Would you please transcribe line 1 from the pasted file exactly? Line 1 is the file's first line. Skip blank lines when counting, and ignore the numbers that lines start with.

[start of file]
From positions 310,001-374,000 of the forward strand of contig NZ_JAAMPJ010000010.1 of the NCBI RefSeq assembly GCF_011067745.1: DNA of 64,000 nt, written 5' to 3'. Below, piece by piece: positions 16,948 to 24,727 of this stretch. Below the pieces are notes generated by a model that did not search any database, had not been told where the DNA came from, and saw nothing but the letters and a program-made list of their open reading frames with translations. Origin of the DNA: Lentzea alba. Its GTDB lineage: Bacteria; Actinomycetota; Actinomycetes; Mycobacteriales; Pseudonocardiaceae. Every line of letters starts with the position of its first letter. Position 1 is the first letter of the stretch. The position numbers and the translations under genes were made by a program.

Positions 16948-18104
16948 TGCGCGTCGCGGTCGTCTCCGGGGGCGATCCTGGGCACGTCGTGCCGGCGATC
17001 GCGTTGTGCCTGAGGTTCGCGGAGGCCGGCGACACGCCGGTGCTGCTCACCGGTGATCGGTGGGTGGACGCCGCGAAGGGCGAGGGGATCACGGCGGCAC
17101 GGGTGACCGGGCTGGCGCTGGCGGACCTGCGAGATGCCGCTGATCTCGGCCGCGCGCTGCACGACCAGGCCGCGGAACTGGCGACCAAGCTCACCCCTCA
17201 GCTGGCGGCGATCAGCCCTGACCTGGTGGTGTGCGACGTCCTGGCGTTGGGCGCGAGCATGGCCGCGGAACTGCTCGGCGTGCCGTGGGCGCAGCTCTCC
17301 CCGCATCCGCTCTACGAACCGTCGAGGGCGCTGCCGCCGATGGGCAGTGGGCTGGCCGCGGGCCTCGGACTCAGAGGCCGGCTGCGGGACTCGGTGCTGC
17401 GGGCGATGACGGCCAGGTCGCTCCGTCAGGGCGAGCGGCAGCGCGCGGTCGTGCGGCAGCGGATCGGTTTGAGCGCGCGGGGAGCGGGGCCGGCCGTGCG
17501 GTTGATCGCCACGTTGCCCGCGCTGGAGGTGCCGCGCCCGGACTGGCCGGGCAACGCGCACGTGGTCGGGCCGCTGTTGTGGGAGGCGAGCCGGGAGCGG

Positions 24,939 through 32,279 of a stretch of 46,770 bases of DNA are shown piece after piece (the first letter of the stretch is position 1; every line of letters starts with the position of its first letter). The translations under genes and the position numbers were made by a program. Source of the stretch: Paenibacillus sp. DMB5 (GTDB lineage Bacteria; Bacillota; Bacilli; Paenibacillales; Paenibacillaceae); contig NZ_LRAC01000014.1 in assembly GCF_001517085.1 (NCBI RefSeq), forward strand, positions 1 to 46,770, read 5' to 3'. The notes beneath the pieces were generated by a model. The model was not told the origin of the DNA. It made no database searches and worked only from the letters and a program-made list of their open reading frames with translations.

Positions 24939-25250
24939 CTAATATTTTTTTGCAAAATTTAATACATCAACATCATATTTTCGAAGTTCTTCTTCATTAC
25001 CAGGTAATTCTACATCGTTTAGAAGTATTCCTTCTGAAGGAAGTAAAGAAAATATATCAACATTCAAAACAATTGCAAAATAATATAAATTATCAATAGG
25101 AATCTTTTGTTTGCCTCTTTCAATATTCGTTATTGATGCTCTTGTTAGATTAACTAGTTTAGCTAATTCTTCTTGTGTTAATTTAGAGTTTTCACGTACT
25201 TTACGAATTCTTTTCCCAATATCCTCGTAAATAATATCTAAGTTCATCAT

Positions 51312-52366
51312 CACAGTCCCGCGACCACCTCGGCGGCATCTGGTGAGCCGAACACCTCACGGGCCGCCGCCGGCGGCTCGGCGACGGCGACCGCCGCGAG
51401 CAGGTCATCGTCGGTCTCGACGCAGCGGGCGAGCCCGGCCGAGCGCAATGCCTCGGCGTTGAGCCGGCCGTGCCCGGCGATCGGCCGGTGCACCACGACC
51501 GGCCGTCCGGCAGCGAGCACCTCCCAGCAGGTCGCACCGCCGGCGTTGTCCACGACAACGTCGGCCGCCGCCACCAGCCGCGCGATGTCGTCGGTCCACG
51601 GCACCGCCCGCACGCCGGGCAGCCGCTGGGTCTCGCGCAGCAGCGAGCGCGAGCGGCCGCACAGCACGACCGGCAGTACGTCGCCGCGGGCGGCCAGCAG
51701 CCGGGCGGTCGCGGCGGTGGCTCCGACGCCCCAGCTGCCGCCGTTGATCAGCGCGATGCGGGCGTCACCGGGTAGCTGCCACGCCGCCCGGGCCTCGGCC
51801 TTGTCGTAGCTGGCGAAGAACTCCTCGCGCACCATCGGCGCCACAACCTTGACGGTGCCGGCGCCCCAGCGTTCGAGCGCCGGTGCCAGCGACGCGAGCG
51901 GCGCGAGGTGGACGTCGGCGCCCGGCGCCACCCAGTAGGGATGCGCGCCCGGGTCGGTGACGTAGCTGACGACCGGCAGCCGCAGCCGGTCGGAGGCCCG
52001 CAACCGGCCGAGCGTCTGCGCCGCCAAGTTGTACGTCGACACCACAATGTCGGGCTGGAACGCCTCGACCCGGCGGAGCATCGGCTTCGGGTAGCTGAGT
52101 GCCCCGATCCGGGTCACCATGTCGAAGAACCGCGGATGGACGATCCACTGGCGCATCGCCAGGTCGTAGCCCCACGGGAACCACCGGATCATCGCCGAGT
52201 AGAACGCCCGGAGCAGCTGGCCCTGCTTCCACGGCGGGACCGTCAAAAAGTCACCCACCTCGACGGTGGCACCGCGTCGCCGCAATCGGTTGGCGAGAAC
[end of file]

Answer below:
From positions 310,001-374,000 of the forward strand of contig NZ_JAAMPJ010000010.1 of the NCBI RefSeq assembly GCF_011067745.1: DNA of 64,000 nt, written 5' to 3'. Below, piece by piece: positions 16,948 to 24,727 of this stretch. Below the pieces are notes generated by a model that did not search any database, had not been told where the DNA came from, and saw nothing but the letters and a program-made list of their open reading frames with translations. Origin of the DNA: Lentzea alba. Its GTDB lineage: Bacteria; Actinomycetota; Actinomycetes; Mycobacteriales; Pseudonocardiaceae. Every line of letters starts with the position of its first letter. Position 1 is the first letter of the stretch. The position numbers and the translations under genes were made by a program.